Today, instructors cannot add the Basic LTI tool directly to Isaak/Sakai course sites because of its potential to “leak” information to an arbitrary URL and the potential for student information to be intercepted when an LTI destination is selected that is not using SSL/HTTPS. Instead, the CPI adds the tool and assists with the technical and privacy dialogue required to establish a connection.

There are a number of elements to consider when integrating third party tools:

  1. Privacy, and the seeking of the appropriate assurances needed.
  2. Security and implementation.
  3. The addition of the integration to the course site.

Sakai 2.9’s centralization of the administration of External Tools provides streamlines all of these elements while empowering instructors.

Privacy and Third Party Responsibilities

Brock University has a number of relevant policies and procedures about the handling of the type of information the LMS contains and its use by third parties:



Best Practices

These policies and procedures reflect The Freedom of Information and Protection of Privacy Act (FIPPA) which has been a part of Ontario legislation since 1988. On June 10, 2006, this act was amended to apply to the province’s universities.

It is important to note that many uses of LTI are internal to Brock University, and in this case the concerns are almost exclusively about the handling of private information, non disclosure and due care by other parties.

While the LTI tool itself is not the point of collection, it is however the point at which information previously collected is being used in a new way. This is enough to warrant a modified collection/use notice which the Sakai 2.9 External tool provides for and will be a requirement for potential external tools.

Brock University also requires that when a third party is given private information that third party is to provide assurances, and in many cases, evidence that they will protect private information, minimize its collection, limit (if not eliminate) its reuse and assume responsibility for breaches of privacy. This is typically done through a Brock University Confidentiality and Privacy Agreement or a comparable agreement proposed by the third party.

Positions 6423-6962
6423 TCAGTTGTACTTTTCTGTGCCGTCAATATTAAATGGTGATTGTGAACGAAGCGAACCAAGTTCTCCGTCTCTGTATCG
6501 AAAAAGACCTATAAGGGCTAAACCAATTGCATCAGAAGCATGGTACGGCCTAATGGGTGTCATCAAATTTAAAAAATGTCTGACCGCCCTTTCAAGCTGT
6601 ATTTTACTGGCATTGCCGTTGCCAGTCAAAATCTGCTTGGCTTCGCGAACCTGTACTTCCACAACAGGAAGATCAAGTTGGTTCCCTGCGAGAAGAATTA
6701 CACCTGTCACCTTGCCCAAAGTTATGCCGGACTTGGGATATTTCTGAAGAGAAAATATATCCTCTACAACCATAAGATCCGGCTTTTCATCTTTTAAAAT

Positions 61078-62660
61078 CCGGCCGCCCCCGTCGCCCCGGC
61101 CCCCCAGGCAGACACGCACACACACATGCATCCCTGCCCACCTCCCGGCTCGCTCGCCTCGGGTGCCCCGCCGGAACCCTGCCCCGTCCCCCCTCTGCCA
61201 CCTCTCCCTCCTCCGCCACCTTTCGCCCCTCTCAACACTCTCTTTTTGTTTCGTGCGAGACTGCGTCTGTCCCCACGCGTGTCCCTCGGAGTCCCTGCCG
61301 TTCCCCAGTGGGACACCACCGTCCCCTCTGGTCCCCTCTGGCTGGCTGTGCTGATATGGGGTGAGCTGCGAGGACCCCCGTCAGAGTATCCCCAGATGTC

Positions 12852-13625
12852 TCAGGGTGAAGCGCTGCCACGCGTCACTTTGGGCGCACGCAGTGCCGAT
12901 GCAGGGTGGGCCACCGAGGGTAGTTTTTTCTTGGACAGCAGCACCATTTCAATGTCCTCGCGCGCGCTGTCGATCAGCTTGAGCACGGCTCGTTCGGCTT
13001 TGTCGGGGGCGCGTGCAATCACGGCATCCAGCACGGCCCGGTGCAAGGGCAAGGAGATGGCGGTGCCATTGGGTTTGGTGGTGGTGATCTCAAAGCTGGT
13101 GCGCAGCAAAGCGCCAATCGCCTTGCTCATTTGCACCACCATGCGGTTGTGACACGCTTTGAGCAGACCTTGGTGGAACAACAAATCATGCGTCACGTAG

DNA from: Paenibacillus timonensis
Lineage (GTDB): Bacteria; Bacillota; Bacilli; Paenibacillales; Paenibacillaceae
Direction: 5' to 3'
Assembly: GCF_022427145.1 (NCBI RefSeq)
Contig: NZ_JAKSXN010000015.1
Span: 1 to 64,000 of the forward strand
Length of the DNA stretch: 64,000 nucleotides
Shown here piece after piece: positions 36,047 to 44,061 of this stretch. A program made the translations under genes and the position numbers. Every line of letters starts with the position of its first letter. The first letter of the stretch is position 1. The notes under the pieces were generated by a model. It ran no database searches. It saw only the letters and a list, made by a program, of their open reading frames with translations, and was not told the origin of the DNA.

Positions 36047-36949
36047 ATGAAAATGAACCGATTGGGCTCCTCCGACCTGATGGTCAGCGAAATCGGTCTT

Our Plan at Brock University’s Centre for Pedagogical Innovation

We’re going to let experience grow a formal policy, but here’s our interim required information for a proposed new tool. Theoretically, anyone could propose a tool to us:

  • Proposed Tool Submission Examples
  • Title of tool
  • Who is submitting the tool
  • Their affiliation to Brock
  • How they can be contacted
  • A long and short description of the tool
  • An instructor to sponsor/vouch for the tool
  • Indicate if the tool uses LTI or a simple URL/GET pattern
  • If available , technical details to establish a sample connection

The CPI will then review the submission and follow-up to seek the remaining information, assurances and agreements about security and privacy.

We’ve implemented this submission proccess at

Cited Above

[1] Image From: (2010). IMS Global Learning Tools Interoperability Version 1.0. [online] Retrieved from: [Accessed: 28 Jan 2013].

[2] OAuth. (2013, January 23). In Wikipedia, The Free Encyclopedia. Retrieved 19:08, January 28, 2013, from

[3] (2008). Introducing Katherine Edwards – Google Summer of Code – Google Groups. [online] Retrieved from:!topic/sakai-dev/51aiqGsYwfc

[4] (2012). Dr. Chuck's Blog » Blog Archive » Connecting IMS Learning Tools Interoperability and SAML. [online] Retrieved from: [Accessed: 28 Jan 2013].